Going one step further we can change the number of clones in the GMS algorithm. The resulting spaces curves for the clones normally vary systematically in shape and size; Yet their corresponding curvature profiles are more or less similar to each other. The following diagram shows the curvature profiles of  5 clones of sequence with 5 fold cloning:

We notice in above picture that the curvature profiles for the middle or inner clones have noticeably larger peaks than those of the outer clones; and there is symmetry alone the middle (the third) profile. These curvature profiles shows that all 5 space curves bend more or less at common positions and the inner curves bend slightly more than those outer curves. On the right side of above picture are the 5 curvature profiles displayed as a heatmap. As will be seen below, heatmap offers a better way to visualize large collection of curvature profiles.

Another interesting property of the curvature profile is that they are in general independent on the sampling frequency of the GMS algorithm. High frequency sampling normally results in smoother space curves, but their shape remain mostly unchanged. The following picture shows the curvature profile of another sequence with sampling frequency of 6, 8, 10, 12 and 14 scans-per-node. The 5 curvature profile are almost identical.

Profiling Transmutation

In addition to the invariant characteristics, the curvature profiles of similar sequences are in general similar. This property enables us to study systematical variation among large collections of sequences by visualizing their corresponding curvature profiles.  We demonstrate this method here with an example that simulates a transmutation process. As the be shown in the following diagram, transmutation is the process that one sequence gradually mutates to another sequence.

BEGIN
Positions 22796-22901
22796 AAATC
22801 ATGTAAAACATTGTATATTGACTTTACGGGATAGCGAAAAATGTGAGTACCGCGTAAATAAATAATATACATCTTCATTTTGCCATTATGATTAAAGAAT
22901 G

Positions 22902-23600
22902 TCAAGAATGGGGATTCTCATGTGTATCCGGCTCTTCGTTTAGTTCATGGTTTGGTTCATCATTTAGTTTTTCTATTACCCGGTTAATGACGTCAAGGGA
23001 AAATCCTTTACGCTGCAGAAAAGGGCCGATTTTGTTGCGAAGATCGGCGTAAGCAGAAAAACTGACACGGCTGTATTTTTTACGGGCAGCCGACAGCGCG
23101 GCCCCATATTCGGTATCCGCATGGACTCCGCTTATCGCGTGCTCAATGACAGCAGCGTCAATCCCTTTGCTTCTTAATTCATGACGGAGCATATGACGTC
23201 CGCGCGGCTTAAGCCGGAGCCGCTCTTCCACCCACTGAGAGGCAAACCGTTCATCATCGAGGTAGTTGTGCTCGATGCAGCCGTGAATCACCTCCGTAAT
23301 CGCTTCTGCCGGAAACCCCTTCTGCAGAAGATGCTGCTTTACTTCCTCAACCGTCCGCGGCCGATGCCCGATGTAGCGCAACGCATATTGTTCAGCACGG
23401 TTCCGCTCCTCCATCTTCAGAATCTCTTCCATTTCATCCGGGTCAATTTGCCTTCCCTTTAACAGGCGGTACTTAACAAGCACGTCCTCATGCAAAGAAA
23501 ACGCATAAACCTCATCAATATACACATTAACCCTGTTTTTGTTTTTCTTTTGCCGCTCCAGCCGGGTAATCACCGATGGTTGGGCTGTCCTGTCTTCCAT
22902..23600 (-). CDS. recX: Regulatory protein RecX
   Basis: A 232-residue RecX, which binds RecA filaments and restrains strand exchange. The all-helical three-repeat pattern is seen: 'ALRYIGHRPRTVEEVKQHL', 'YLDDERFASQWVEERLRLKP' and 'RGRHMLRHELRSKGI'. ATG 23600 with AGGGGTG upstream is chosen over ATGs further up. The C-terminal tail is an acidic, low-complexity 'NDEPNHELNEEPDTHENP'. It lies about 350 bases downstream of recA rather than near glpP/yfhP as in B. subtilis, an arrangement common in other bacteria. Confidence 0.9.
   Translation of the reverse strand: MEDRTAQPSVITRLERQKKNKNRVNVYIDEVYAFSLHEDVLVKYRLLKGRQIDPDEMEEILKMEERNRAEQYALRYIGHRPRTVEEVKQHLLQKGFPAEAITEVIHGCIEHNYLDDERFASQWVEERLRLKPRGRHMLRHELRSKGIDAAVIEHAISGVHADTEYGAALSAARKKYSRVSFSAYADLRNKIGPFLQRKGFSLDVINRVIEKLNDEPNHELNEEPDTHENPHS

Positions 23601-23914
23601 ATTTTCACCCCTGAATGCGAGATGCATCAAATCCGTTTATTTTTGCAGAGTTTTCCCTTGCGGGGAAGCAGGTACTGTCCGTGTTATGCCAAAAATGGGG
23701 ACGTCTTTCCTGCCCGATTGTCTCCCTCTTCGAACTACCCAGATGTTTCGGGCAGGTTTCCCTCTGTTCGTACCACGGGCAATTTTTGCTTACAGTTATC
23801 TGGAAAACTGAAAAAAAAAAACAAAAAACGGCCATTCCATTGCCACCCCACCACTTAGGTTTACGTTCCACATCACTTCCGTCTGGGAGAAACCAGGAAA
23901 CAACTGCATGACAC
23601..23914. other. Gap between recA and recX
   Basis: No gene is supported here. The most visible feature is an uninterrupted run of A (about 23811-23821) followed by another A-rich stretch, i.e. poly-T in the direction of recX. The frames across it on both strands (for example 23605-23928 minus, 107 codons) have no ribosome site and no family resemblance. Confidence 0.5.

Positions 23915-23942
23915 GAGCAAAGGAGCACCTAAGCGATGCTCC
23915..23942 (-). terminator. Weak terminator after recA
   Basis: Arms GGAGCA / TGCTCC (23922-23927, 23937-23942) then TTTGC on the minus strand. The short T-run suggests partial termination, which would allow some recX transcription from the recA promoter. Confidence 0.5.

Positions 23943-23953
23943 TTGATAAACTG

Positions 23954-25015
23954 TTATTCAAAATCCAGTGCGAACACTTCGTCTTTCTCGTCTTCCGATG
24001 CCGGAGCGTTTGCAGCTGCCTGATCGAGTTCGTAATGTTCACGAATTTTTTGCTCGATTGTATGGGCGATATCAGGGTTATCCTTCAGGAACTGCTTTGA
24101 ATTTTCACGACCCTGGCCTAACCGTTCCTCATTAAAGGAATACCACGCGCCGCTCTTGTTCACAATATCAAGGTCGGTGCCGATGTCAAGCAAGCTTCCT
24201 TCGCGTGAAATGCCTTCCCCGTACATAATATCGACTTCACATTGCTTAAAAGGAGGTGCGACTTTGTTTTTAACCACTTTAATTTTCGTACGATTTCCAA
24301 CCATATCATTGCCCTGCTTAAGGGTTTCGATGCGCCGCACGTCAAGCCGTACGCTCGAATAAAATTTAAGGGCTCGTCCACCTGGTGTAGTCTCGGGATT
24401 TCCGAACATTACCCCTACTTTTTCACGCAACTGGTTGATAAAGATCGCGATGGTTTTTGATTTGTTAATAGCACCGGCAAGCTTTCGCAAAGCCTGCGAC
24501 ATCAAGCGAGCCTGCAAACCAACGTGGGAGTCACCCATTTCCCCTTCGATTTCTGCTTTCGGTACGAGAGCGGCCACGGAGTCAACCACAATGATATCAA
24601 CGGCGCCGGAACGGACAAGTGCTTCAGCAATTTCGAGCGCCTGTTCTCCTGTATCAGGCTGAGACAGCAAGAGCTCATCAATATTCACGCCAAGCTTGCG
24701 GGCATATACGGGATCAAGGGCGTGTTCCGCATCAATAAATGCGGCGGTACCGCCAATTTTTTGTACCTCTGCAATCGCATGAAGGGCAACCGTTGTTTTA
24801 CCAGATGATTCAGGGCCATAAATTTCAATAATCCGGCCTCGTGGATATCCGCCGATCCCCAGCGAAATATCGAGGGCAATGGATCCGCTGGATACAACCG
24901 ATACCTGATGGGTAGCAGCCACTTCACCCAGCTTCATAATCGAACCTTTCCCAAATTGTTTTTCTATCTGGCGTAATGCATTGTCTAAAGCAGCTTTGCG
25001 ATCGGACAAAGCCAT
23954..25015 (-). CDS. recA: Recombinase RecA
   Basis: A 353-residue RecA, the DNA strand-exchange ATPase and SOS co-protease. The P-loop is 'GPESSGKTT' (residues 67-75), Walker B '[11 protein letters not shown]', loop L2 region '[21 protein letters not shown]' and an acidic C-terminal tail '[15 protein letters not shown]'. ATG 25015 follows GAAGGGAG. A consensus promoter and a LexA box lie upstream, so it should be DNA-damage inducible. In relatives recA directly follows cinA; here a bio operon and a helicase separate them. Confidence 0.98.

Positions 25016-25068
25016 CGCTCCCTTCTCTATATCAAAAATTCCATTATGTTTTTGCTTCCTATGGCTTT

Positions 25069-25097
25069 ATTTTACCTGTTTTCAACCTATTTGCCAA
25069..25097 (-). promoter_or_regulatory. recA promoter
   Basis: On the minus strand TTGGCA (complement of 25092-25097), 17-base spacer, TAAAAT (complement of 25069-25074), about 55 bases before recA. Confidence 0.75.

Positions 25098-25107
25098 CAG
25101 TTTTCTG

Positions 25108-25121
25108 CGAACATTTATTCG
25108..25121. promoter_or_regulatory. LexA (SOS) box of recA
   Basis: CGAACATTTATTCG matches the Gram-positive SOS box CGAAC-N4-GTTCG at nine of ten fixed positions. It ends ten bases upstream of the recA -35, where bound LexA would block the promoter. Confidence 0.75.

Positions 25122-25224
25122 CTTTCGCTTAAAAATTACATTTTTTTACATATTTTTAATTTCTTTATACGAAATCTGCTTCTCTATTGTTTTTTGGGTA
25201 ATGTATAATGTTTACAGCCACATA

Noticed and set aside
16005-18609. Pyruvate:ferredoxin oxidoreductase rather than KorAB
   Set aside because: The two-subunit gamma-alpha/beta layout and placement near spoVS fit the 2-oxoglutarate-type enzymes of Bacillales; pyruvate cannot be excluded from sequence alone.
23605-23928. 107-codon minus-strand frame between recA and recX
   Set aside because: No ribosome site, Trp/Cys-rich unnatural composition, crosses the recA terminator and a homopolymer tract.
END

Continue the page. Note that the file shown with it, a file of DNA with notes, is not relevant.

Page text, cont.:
For the sake of simplicity we assume that both sequences, A and B, have the same length N. A simple transmutation process is that an increasingly longer sub-sequence A replaces a corresponding sub-section in B. More particularly, the simple transmutation is realized by the sequence Tk(A, B) := A[1, k]*B[k+1, N]; where k=1, 2, ..., N; A[1,k] is the sequence of the first k nodes of A; B[K+1, N] is the sequence of the last N-k nodes of B; * is the concatenation operation.

With help of GMS algortihm we can calculate the space curves of Tk; k=1,2,..., N; and then calculate their curvature profiles as N-dimensional vectors. For this example we have used two sequences of 1377 nodes (one of them is the CCDS of CD4); The following picture shows their 1377 curvature profiles displayed as an single heat map (the three curve charts on the right side are profiles of the transmutation sequence at 3 particular times) :